How to look for records of... Lawyers
How can I view the records covered in this guide?
This is a brief guide to help you with your research. Many records of lawyers survive, especially in archives of the relevant court.
The National Archives is the best place to look for historic records relating to solicitors and attorneys (former name for solicitors practicing in the courts of equity including Court of Chancery). For records of barristers see below.
What do I need to know before I start?
What records can I see online?
What records can I find at The National Archives at Kew?
What records can I find in other archives and organisations?
What other resources will help me find information?
Did you know?
In England and Wales an attorney was a lawyer who practised in the superior courts of common law. They dealt with the procedural steps of litigation but did not plead for their clients in court.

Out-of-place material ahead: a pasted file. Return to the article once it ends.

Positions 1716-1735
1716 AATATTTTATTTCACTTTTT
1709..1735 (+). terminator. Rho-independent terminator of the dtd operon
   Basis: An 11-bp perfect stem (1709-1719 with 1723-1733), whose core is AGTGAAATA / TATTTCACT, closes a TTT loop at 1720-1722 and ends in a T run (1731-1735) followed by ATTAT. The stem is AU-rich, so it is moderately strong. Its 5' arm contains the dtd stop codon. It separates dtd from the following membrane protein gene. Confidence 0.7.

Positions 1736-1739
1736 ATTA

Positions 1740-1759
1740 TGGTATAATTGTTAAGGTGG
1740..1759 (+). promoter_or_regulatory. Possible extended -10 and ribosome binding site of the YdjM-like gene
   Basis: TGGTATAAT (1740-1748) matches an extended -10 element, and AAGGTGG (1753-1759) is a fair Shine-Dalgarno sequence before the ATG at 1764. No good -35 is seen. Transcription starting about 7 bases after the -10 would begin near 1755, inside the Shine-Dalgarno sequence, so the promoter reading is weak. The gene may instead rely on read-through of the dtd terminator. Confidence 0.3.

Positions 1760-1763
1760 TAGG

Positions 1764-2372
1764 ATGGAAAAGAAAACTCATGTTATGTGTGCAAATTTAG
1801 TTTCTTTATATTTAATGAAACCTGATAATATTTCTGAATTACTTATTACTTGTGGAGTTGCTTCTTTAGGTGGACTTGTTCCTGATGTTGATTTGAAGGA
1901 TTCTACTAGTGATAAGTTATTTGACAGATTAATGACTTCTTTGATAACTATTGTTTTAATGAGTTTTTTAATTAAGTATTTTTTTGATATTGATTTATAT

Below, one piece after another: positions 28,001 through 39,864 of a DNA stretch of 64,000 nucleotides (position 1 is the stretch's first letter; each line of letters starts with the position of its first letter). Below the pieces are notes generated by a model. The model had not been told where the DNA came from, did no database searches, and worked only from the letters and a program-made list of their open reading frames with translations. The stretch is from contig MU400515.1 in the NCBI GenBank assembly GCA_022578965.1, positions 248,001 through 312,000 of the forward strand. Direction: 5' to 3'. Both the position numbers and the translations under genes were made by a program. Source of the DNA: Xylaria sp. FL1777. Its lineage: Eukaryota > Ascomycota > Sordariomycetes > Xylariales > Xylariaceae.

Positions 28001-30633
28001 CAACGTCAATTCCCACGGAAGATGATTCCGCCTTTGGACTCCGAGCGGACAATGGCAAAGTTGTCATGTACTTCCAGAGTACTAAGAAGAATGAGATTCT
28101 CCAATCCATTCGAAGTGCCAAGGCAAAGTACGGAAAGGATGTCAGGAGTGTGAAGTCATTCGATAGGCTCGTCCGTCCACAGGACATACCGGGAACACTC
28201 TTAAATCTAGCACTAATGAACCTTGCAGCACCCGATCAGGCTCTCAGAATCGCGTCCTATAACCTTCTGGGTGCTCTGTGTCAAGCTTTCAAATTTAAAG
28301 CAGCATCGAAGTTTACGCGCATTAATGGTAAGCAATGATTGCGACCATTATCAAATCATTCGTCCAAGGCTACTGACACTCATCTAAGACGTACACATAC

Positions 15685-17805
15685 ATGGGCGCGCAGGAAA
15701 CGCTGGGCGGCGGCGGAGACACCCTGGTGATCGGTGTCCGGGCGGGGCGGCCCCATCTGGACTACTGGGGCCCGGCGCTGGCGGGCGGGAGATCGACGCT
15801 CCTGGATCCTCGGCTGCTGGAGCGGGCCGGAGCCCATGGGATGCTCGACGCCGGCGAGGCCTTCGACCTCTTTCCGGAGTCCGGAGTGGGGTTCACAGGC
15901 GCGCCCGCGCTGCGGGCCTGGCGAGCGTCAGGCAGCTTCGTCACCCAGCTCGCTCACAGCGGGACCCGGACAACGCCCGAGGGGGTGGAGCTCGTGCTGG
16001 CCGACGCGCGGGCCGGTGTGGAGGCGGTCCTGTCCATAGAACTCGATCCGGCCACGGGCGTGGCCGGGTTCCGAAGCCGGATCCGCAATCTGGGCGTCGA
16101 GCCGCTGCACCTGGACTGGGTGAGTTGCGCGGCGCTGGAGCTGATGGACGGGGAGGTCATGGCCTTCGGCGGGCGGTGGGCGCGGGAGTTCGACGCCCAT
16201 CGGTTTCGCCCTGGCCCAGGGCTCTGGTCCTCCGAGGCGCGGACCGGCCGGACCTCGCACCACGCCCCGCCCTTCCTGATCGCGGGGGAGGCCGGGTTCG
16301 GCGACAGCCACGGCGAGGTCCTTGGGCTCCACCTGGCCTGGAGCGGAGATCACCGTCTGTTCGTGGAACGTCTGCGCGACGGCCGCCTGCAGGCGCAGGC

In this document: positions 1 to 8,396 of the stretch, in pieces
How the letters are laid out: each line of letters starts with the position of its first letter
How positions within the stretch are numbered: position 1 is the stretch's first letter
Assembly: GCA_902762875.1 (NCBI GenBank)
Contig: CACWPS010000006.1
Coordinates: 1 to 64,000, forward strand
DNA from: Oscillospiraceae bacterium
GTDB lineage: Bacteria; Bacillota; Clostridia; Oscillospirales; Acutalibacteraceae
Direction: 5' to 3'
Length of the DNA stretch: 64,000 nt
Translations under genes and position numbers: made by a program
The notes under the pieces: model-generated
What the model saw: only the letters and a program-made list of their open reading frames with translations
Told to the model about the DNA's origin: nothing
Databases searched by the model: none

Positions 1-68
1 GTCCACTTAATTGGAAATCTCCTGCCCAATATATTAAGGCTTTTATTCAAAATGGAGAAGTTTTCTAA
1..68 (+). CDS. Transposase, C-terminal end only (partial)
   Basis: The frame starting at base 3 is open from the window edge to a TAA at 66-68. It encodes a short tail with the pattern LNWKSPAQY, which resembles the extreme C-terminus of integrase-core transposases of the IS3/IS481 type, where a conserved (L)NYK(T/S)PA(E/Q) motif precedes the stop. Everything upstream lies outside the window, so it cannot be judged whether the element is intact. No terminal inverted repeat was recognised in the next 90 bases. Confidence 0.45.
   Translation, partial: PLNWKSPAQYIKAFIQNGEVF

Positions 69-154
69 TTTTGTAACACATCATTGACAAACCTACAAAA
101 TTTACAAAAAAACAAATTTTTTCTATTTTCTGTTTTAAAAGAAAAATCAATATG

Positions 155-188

Until 1838 solicitors and attorneys had to be admitted to each of the courts in which they wished to practise. Each court kept its own records of admissions.
Solicitors performed a similar procedural role in courts of equity. Solicitors and attorneys both represented private parties involved in litigation. In 1873 all solicitors and attorneys became Solicitors of the Supreme Court.